Dec. 2 (Bloomberg) -- Lawmakers in Berlin backed Germany’s contribution to the 85 billion-euro ($112 billion) bailout for Ireland as Finance Minister Wolfgang Schaeuble said additional measures to calm financial markets aren’t needed.
The lower house of parliament’s Budget Committee approved the emergency-aid package at a meeting late yesterday, Otto Fricke, a committee member for Chancellor Angela Merkel’s Free Democratic Party coalition partner, said by phone today. Germany’s share of the aid package is about 6.25 billion euros, the lower house said in its HIB newsletter.
Europe is in the throes of a sovereign-debt crisis that spread from Greece to Ireland and threatens to engulf the entire euro area. The market decline since the European Union bailout of Ireland was announced on Nov. 28 is exaggerated and doesn’t necessitate a reaction by policy makers, Schaeuble said in Paris late yesterday.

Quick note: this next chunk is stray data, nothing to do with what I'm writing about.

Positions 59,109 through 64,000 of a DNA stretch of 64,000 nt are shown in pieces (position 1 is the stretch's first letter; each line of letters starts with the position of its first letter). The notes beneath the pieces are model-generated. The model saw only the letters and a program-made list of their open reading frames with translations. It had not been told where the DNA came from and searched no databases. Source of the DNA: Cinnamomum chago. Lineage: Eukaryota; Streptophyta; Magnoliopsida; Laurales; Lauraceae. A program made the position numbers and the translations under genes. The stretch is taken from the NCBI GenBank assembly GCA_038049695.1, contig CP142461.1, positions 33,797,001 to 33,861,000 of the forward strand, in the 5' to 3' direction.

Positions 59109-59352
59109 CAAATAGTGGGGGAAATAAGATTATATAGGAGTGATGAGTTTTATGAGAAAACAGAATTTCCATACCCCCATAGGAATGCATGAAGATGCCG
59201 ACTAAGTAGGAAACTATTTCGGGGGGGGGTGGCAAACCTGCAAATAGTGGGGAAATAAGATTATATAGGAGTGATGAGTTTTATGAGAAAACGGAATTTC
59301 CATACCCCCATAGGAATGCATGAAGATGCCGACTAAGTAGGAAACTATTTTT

“The market’s nervousness over some countries is excessive,” he said. “Governments shouldn’t always respond to market nervousness.”
Bonds, stocks and the euro rallied yesterday as markets interpreted a comment from European Central Bank President Jean-Claude Trichet as a signal policy makers may step up their response. Observers “are tending to underestimate the determination of governments” to shore up the euro region’s stability, Trichet told lawmakers in Brussels yesterday.
‘No Economic Foundation’
The German aid was passed with the support of the opposition Social Democrats and Greens, Fricke said. Only the post-Communist Left Party failed to back aid.
“The current yield spreads for Irish bonds have no economic foundation,” Norbert Barthle, Budget Committee spokesman for Merkel’s bloc of Christian Democrats and the Christian Social Union, said in an e-mailed statement. “We must counter speculation against the euro and refute the speculation against the euro in an economically reasonable way.”
Barthle said Merkel’s bloc has “no doubt” that Ireland will meet its obligations under the rescue package.
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